Throughout its 46-year history, Strategic Air Command (SAC) was inextricably linked to the United Kingdom. Early SAC bombers such as B-29s and B-36s deployed routinely to England in order to reach their targets in the Soviet Union and SAC B-47s became regular fixtures at British bases. SAC tankers ranging from the KB-29 and KC-10 to the ubiquitous KC-135 provided refueling support not only to SAC bombers but fighters and transports from dozens of NATO and European nations, including the Royal Air Force and the Fleet Air Arm.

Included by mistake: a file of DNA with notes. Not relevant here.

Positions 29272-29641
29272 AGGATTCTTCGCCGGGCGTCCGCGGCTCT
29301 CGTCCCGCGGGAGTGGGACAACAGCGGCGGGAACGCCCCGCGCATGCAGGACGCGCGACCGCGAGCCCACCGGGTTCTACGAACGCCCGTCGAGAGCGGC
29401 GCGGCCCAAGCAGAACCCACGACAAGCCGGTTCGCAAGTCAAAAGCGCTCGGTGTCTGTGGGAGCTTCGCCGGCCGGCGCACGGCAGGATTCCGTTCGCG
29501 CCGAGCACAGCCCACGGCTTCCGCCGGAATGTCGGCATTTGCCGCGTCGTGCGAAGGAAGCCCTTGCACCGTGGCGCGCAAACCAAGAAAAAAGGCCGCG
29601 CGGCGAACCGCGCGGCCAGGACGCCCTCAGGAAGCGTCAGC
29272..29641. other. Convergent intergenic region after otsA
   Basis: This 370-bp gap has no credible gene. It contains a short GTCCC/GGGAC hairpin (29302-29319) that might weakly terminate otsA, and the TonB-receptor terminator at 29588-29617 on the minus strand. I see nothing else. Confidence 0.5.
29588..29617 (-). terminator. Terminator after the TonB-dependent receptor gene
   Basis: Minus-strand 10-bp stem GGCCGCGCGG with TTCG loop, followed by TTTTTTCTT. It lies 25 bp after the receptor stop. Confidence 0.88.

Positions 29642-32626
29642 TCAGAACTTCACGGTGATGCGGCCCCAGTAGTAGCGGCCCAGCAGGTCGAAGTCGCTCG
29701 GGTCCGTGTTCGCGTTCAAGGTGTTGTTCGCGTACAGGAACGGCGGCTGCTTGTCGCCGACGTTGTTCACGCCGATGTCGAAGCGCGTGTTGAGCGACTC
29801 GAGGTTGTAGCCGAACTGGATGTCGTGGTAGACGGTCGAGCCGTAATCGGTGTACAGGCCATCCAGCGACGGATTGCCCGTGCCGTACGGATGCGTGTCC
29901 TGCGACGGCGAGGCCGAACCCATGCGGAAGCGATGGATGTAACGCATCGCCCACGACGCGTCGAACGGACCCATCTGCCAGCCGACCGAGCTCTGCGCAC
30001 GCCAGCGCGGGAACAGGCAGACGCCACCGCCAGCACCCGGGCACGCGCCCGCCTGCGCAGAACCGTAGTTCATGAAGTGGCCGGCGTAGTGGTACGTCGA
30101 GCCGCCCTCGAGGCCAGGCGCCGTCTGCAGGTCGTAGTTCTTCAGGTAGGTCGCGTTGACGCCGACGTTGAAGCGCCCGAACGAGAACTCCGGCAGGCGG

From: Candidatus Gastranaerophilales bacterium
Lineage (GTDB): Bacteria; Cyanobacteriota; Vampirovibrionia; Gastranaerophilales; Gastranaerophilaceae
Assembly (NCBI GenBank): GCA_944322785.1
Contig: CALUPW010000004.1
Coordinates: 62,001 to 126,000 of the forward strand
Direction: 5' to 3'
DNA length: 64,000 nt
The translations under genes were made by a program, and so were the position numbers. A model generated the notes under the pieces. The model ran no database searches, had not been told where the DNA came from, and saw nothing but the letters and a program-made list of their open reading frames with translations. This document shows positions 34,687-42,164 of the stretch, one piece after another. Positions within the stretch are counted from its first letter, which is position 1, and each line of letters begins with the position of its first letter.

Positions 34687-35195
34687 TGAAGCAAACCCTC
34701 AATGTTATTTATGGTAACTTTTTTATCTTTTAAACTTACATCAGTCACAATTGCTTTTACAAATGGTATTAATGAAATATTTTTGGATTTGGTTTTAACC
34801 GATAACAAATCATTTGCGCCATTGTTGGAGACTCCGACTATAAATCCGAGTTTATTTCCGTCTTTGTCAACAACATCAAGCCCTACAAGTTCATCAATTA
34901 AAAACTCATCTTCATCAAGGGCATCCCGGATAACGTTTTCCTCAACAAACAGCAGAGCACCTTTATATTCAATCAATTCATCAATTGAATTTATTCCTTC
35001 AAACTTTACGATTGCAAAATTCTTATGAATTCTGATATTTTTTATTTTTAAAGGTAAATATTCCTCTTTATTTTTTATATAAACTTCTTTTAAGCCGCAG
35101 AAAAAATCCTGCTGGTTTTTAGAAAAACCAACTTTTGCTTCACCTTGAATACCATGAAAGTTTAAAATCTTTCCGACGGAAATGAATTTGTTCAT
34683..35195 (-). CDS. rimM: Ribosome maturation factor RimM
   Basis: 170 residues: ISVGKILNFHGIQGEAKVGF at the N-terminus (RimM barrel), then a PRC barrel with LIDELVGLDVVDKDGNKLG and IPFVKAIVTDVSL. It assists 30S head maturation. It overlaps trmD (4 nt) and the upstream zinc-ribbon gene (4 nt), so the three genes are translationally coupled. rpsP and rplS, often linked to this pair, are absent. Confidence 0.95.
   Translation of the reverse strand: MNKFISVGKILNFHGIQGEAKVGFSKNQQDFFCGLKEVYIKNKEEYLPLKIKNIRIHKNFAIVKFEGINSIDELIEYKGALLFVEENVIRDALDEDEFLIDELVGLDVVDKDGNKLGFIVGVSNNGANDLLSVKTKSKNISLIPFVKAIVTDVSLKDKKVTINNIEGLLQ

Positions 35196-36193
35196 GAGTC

Most famously the reconnaissance fleet of RB-50s, RB-47s, RC-135s, U-2s, and SR-71s brought a sense of intrigue to SAC operations from the United Kingdom. All in all, SAC was a dominating presence in the story of British Cold War airpower.
This history of that involvement begins with an introductory essay placing the SAC presence in England in historical context. Each of the narrative chapters is profusely illustrated and the photos are accompanied by expansive captions, maps, and operational details.
Robert Hopkins, a former SAC pilot and the noted author of Crecy titles on the KC-135, B-47 and strategic aerial reconnaissance, offers unique historical insights into SAC operations in the UK in this fascinating new account of its activities and the aircraft it operated.